But that doesn’t mean he’s looked out of his depth. Sure there are things to work on. The ‘adult’ tasks of a fullback/back three player in the top line (yardage/defence) will take time to develop with his body. Reading more complex ‘first grade’ attacking structures takes experience. But already it’s clear he’s capable at the NSW Cup level. Through four games he’s cracked out 20 tackle breaks, utilising a Tedesco-esque patter at the line to put defences on their heels and find gaps in the defence. He’s a comfortable ball-player with good passing instincts and has even showed handy kicking skills to earn repeat sets with little grubbers on shift plays.
It does present a curious timing question as to the potential fit of him with Xavier Savage in the future but this is nothing but a premature hypothetical at this stage. It’s pointless comparing success in lower grades to the challenge of the top level, and at just 18 the club will have a few years before they have to actually answer how these two fit together. Whether both end up competing as fullbacks, or whether one shifts to a different position is a moot question for this point in time. It’ll be a long time before Stewart is in the frame for first grade (certainly not this year and probably not next year).
Like with Hohepa Puru there’s no need to rush him before his time. NSW Cup (and Flegg) is about learning the job, and how to handle the physicality of NRL without having to match the pace of decision-making. Let him prove he has one under control and opportunities to develop the other will come. At the moment he has pace and plenty of football nous but key skills in junior footy don’t necessarily translate to the top line. And with four years with him under contract, a strong commitment to the man, and a clear path to first grade the Raiders have the time to work out what they have, and ensure they can keep him at the club when other teams (i.e. the Roosters) come knocking.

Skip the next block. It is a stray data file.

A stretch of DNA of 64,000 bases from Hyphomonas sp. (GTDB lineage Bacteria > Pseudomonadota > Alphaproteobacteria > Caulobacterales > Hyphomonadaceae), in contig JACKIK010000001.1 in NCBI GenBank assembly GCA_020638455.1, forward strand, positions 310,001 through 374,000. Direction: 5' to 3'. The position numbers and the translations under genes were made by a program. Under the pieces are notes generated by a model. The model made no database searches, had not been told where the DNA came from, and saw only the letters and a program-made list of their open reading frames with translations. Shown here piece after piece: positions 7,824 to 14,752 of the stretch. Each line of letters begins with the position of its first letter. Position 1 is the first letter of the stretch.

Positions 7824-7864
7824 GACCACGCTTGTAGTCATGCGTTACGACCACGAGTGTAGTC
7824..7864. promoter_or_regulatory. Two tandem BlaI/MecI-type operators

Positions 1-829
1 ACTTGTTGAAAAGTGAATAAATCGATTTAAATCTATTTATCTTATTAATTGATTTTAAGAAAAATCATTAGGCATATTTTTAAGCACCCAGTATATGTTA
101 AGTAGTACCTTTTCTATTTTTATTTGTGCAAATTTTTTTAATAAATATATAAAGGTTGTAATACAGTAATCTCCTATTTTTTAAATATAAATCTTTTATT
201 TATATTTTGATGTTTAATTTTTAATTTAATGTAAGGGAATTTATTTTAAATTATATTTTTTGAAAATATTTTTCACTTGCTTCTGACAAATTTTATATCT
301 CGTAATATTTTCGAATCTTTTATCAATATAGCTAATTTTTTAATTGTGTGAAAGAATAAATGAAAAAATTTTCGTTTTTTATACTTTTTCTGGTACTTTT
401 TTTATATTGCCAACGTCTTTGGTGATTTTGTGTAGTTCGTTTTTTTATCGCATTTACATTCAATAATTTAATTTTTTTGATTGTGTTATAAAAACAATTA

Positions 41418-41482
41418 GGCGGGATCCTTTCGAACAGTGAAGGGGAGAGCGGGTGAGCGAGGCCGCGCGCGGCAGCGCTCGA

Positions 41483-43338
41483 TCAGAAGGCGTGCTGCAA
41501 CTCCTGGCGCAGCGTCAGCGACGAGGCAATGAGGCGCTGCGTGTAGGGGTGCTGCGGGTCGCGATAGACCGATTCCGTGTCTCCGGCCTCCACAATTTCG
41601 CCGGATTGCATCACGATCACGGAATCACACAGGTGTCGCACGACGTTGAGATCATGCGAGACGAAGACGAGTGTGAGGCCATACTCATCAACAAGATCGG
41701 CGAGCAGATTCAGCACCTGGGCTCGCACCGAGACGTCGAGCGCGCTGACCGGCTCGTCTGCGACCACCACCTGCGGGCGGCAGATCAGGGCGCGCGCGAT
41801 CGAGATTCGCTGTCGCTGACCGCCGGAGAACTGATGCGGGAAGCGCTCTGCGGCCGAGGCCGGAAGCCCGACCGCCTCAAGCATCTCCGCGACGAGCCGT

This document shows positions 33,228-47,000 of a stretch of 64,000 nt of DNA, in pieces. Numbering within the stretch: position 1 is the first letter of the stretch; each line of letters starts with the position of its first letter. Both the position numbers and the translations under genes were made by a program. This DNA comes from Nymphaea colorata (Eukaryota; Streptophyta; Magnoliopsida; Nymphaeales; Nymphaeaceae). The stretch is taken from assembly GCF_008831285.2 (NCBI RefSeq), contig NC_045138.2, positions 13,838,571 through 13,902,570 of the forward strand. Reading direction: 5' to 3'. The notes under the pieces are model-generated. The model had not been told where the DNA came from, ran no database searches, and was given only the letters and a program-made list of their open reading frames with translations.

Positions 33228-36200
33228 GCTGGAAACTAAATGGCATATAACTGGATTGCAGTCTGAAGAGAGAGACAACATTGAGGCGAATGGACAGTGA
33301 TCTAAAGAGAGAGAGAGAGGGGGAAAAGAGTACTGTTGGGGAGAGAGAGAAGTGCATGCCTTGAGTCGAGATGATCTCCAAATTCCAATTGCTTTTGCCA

What’s clear though is that Canberra have a rare talent on their hands, which is such a relief given another is walking out the door. One that can be a big part of teams of the future, and a cornerstone for the franchise. This is without doubt a good news story. The Raiders have the perfect clay to mould. I hope they get see him reach his potential and beyond.
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‘Reading more complex ‘first grade’ attacking structures’. Puh-lease…marbles has more complex attacking structures than NRL. Over the last 20 or so years rule changes intended to speed up (and unintentionally simplify the game) have reduced the tactics and strategies of NRL. Left side, right side, dummy runner and red zone reverse angle run to the line. Kick on 4th or 5th. Chevy would’ve seen all those in the Under 10’s. Defensively, positioning himself at fullback for a 40/20 is at best a heads or tails thing with the outcome depending more on the quality of the kick rather than the prescience of the fullback, experienced or not. If he’s as good as they say then big enough physically, is soon enough. Xavier is as good as the next tackle unless he has bulked up.